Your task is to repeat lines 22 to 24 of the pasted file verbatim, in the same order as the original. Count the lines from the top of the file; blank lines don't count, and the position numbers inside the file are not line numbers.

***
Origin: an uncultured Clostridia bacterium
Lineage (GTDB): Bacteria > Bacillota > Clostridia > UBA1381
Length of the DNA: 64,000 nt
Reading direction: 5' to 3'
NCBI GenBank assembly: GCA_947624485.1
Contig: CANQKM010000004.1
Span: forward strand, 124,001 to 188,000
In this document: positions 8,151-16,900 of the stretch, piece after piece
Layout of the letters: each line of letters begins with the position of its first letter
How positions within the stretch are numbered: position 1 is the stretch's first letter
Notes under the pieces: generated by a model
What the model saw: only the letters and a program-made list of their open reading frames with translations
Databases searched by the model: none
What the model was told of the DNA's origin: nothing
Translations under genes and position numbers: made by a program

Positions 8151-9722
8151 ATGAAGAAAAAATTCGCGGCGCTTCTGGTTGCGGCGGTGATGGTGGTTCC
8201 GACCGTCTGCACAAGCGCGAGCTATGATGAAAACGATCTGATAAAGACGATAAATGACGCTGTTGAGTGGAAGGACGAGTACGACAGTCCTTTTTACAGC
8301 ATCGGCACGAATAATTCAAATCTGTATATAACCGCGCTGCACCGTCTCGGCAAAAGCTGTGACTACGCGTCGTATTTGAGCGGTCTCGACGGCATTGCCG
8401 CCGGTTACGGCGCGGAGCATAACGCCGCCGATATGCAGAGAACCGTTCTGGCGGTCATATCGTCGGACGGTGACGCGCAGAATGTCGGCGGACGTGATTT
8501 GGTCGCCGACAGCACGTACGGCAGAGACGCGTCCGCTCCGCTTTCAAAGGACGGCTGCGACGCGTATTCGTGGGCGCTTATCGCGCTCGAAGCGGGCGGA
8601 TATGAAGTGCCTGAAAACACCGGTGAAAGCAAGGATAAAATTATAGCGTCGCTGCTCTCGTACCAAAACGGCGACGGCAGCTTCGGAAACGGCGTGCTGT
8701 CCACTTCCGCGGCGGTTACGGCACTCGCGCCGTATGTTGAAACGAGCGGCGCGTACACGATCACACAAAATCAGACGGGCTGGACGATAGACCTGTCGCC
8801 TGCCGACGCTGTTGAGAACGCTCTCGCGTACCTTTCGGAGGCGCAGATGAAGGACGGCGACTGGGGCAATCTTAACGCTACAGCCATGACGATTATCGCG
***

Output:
8601 TATGAAGTGCCTGAAAACACCGGTGAAAGCAAGGATAAAATTATAGCGTCGCTGCTCTCGTACCAAAACGGCGACGGCAGCTTCGGAAACGGCGTGCTGT
8701 CCACTTCCGCGGCGGTTACGGCACTCGCGCCGTATGTTGAAACGAGCGGCGCGTACACGATCACACAAAATCAGACGGGCTGGACGATAGACCTGTCGCC
8801 TGCCGACGCTGTTGAGAACGCTCTCGCGTACCTTTCGGAGGCGCAGATGAAGGACGGCGACTGGGGCAATCTTAACGCTACAGCCATGACGATTATCGCG